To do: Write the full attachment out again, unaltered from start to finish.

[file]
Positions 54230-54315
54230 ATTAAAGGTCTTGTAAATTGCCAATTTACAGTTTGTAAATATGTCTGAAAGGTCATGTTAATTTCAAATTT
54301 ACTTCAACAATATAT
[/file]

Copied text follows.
Positions 54230-54315
54230 ATTAAAGGTCTTGTAAATTGCCAATTTACAGTTTGTAAATATGTCTGAAAGGTCATGTTAATTTCAAATTT
54301 ACTTCAACAATATAT